Invited Talks and Tutorials

The invited speakers and tutorialists from ETAPS 2020 (cancelled because of the pandemic) have been reinvited to speak at ETAPS 2021.

Unifying speakers

Scott Smolka, Stony Brook University, USA

Title: A Bird's-Eye View of Flocking

Abstract: In this talk, I will discuss recent advances in computational approaches to flocking behavior in multi-agent systems. The talk will be in three parts. In the first part, I will present Declarative Flocking (DF), our approach to the flocking problem based on optimal control, Model Predictive Control in particular. DF allows us to capture various aspects of flocking behavior (basic flocking, target seeking, predator avoidance, etc.) simply as terms of a cost function. In the second part, I will present our work on Neural Flocking (NF) which demonstrates how a symmetric and fully distributed flocking controller can be synthesized using Deep Learning from a centralized flocking controller. Finally, I will discuss how we extend Declarative Flocking to capture high-speed, flock-wide turning maneuvers, a phenomenon seen in starling flocks.

Jane Hillston, University of Edinburgh, United Kingdom

Title: Learning to Improve Quantitative Formal Methods

Abstract: Quantitative formal models incorporate information about timing and probability, allowing the dynamic behaviour of systems to be analysed.  Whilst they can provide useful predictions, the analysis of such models is often computationally expensive.  In the talk I will present a number of ways in which machine learning can be used to improve the efficiency of model analysis.  These techniques work by applying machine learning to the data generated by the model itself.  For example, learning can facilitate model abstraction by identifying a more compact, alternative representation of the dynamics, or can support targeted sampling during statistical model checking to maximise the information gained.


ESOP invited speaker

Isil Dillig, University of Texas at Austin, USA

Title: Computer-Aided Programming Across the Software Stack 

Abstract: Program synthesis techniques aim to generate executable programs from  expressions of user intent. This talk will showcase various applications of program synthesis across different layers of the software stack, starting from computer end-users to application programmers and all the way down to systems programmers. It will also highlight the usefulness of program synthesis for addressing different software concerns, including functionality, correctness, performance, and security.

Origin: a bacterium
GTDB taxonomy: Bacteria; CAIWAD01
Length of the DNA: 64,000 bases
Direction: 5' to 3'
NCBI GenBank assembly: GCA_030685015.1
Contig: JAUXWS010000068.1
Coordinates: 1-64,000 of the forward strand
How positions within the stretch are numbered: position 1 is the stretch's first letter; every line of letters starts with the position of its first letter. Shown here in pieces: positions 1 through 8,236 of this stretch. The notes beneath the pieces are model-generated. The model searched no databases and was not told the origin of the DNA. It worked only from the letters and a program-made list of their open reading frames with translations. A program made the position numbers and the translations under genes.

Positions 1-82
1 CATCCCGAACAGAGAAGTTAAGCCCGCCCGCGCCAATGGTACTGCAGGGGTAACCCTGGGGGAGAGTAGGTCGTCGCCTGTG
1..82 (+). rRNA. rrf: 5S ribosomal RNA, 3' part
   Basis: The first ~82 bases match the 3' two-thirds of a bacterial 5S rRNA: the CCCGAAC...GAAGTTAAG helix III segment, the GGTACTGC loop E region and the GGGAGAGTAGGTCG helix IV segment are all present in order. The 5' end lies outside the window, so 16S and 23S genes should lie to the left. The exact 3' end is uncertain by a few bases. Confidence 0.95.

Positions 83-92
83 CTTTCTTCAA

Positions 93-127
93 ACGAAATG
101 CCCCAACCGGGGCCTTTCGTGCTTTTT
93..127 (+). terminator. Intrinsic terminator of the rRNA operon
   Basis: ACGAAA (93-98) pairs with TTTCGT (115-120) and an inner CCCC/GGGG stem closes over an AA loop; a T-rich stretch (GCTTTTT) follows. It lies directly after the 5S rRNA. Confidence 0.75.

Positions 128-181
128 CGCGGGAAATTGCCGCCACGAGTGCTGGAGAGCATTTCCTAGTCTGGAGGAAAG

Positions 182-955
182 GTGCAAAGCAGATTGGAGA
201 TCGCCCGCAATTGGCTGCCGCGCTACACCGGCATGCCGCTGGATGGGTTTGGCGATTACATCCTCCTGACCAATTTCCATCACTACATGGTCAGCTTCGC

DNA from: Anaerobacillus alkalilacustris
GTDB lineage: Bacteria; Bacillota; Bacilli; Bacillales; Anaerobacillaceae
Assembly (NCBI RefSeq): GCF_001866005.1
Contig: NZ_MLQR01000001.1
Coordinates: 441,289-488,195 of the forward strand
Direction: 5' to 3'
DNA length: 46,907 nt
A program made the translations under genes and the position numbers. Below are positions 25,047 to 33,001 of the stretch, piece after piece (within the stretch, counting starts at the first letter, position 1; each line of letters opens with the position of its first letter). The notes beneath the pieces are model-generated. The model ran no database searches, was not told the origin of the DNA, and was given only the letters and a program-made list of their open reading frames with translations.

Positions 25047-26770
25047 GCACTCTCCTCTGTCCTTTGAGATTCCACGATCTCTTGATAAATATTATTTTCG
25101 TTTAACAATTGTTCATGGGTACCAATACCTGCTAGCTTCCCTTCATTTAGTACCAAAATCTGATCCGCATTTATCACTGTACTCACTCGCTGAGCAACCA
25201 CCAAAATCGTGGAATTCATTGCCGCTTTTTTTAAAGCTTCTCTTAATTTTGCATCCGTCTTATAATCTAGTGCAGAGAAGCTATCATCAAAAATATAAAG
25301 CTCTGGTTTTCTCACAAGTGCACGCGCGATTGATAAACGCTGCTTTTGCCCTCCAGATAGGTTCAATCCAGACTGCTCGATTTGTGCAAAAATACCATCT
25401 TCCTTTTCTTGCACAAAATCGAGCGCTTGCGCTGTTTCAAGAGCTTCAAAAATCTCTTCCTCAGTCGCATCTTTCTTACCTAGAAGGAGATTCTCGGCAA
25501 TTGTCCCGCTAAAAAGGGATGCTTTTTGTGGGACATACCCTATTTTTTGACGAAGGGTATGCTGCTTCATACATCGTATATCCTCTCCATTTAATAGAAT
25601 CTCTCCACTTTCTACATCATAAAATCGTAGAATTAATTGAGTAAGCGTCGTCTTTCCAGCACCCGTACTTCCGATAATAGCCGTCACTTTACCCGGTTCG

FASE invited speaker

Willem Visser, Amazon Web Services and Stellenbosch University, South Africa

Title: The Magic of Analysing Programs
Abstract: The presentation will take a brief tour describing various technologies that have proven useful to discover software defects (semi-)automatically. These include model checking, symbolic execution and static dataflow analysis. The final part of the talk will focus on lessons learned from applying static analysis tools to real code at Amazon Web Services.

Tutorial speakers

Erika Ábrahám (RWTH Aachen University, Germany) - on analysis of hybrid systems

Title: Reachability Analysis Techniques for Hybrid Systems

Abstract: In this tutorial we address systems, whose behavior combines discrete and continuous components. Examples for such hybrid systems are automotive systems or digitally controlled physical or chemical plants.

The reachability problem for hybrid systems poses the question whether a state from a given unsafe set can be reached in a hybrid system model from a fixed set of initial states. Though this problem is in general undecidable, there are different techniques that either restrict model expressivity or compute approximations. In this tutorial we discuss available approaches with the focus on flowpipe-construction-based methods, and report on some observations regarding their usage and applicability.

Madhusudan Parthasararathy (University of Illinois at Urbana-Champaign, USA)

Title: Learning Logical Expressions with Applications to Verification, Specification Mining, and Proofs

Abstract: Over the years, the technique of learning logical expressions from data has emerged and found applications to several fields in formal methods and program verification. This tutorial will survey several important learning settings (passive, online, ICE, etc.) for learning logical expressions in logics ranging from propositional logic, quantifier-free logics over theories, and quantified first-order logics, as well as tool frameworks that facilitate such learning. We will also showcase a growing number of applications including synthesizing invariants and contracts for verification, mining software specifications from dynamic executions on test inputs, and learning inductive hypotheses for proving theorems using induction. We will conclude with new interesting open directions for learning logics with applications to interpretable AI.

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